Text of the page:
1:55 PM  
Anonymous daphne said...

hey Beth, I love this. you're such a genius!well written. . good job!=)

9:51 PM  
Blogger Beth said...

Genius not at all.

But thank you for the compliment.

9:53 PM  
Blogger Natalie Mikolajczak said...

I love it. I love all of it.
I gotta me that book.

MWAH!

11:01 AM  
Anonymous Anonymous said...

Amen, sister! I am right with you.

6:14 PM  
Anonymous Anonymous said...

Wow. Was reading all the same articles from Oprah's website this weekend and added THE REN. SOUL to my wish list at Amazon earlier today. And I'm a woman in my early 40s.

But I haven't gone for the aptitude testing. I found your blog by looking up the JOCRF on a Google blog search. And apparently, aptitude testing didn't give you the magical answer to "what do you want to be when you grow up?" Bummer.

However, maybe you gave me a key...this idea that I'm making it too hard. It IS my modus operandi. I grated fresh coconut for a pound cake last week!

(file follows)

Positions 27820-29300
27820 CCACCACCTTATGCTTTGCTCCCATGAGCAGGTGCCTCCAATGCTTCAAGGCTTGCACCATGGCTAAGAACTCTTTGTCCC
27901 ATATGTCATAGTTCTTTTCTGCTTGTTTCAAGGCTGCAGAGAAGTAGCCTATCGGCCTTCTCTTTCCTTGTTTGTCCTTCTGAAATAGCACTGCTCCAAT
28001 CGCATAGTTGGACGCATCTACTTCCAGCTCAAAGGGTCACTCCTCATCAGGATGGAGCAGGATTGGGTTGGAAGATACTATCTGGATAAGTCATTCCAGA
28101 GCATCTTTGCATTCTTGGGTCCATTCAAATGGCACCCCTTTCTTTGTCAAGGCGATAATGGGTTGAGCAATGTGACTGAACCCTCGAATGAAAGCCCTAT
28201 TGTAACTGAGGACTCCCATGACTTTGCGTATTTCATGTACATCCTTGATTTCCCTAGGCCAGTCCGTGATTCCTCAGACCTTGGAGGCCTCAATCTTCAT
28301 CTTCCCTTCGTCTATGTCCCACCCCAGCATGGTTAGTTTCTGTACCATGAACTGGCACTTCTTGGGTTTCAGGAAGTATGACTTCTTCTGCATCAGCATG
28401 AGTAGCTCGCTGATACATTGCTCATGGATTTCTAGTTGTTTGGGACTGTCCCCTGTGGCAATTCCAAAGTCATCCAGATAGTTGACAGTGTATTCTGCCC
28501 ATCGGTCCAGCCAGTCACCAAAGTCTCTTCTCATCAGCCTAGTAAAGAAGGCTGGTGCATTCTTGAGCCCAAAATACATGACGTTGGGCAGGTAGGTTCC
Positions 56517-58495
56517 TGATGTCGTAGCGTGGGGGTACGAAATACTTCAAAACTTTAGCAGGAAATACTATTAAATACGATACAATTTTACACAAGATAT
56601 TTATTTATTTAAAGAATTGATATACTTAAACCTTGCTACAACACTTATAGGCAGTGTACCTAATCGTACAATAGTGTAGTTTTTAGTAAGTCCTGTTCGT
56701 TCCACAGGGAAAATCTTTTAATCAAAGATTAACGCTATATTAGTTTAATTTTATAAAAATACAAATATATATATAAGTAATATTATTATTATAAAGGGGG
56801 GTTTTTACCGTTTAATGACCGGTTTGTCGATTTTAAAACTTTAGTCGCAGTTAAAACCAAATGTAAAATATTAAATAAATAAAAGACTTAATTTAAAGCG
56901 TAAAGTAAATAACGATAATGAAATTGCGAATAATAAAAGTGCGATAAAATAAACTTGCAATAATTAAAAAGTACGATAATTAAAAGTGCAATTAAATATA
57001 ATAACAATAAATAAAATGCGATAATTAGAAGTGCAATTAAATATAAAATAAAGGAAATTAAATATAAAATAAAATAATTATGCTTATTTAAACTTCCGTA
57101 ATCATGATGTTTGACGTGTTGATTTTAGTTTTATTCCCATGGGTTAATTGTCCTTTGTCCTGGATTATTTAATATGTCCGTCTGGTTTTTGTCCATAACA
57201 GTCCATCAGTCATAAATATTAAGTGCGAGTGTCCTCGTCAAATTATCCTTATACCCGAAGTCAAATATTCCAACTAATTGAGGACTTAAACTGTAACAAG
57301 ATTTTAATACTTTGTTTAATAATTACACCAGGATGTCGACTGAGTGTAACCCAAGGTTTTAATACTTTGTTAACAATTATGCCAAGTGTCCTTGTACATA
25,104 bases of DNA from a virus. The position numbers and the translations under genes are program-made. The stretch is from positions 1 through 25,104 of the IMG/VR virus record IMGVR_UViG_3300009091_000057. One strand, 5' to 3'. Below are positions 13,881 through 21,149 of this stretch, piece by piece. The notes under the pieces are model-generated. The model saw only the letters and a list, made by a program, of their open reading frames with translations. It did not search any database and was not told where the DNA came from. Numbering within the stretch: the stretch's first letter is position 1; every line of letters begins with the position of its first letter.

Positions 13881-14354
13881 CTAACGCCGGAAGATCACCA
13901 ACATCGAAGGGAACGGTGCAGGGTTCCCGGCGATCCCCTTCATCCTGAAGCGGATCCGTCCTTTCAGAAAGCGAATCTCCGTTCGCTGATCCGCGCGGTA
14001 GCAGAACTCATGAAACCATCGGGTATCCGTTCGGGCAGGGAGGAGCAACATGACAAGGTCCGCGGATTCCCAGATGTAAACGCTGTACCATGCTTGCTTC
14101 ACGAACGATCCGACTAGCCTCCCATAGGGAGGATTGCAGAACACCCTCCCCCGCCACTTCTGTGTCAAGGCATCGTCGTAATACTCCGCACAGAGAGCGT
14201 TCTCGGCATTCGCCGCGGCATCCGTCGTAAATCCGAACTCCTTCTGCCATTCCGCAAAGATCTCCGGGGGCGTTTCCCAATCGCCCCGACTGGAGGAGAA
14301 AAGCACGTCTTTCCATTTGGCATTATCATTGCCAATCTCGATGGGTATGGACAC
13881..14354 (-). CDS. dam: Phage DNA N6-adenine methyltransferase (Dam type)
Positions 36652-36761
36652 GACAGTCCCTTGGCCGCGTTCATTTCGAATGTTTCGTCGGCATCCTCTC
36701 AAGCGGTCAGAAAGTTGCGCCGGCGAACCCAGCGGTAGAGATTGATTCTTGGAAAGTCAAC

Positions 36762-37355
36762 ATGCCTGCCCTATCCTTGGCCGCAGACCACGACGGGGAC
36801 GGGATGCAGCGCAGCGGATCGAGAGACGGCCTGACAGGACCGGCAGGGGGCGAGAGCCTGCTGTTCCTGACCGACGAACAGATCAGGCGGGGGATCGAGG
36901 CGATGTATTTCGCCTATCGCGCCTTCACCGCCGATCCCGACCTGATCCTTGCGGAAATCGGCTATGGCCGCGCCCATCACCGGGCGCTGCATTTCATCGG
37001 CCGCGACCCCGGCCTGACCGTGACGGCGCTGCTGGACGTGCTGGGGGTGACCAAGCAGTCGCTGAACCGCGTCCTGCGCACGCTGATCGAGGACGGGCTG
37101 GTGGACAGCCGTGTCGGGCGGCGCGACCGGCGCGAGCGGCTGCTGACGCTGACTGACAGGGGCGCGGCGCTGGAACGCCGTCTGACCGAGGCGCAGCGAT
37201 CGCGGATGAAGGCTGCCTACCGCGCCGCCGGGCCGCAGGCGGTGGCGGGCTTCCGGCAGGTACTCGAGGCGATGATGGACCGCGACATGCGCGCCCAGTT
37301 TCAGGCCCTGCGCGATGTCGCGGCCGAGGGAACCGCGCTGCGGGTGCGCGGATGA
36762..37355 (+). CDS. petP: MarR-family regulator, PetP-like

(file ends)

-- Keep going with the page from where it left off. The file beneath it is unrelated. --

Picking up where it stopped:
Did you gain something from taking those aptitude tests? If I spend all that money, am I still going to be looking for that book/test/guru that's going to point me in the perfect direction, 2 years, 5 years, 10 years from now?

7:14 PM  
Blogger Beth said...

I just laughed out loud at the notion of your grating coconut!

What I gained from JOCRF was macro rather than micro. I didn't get an "answer," as in "You should be an electrical engineer!" and an ensuing moment of "Yes! That's it!", but instead what I gained was a better sense of why I am the way I am.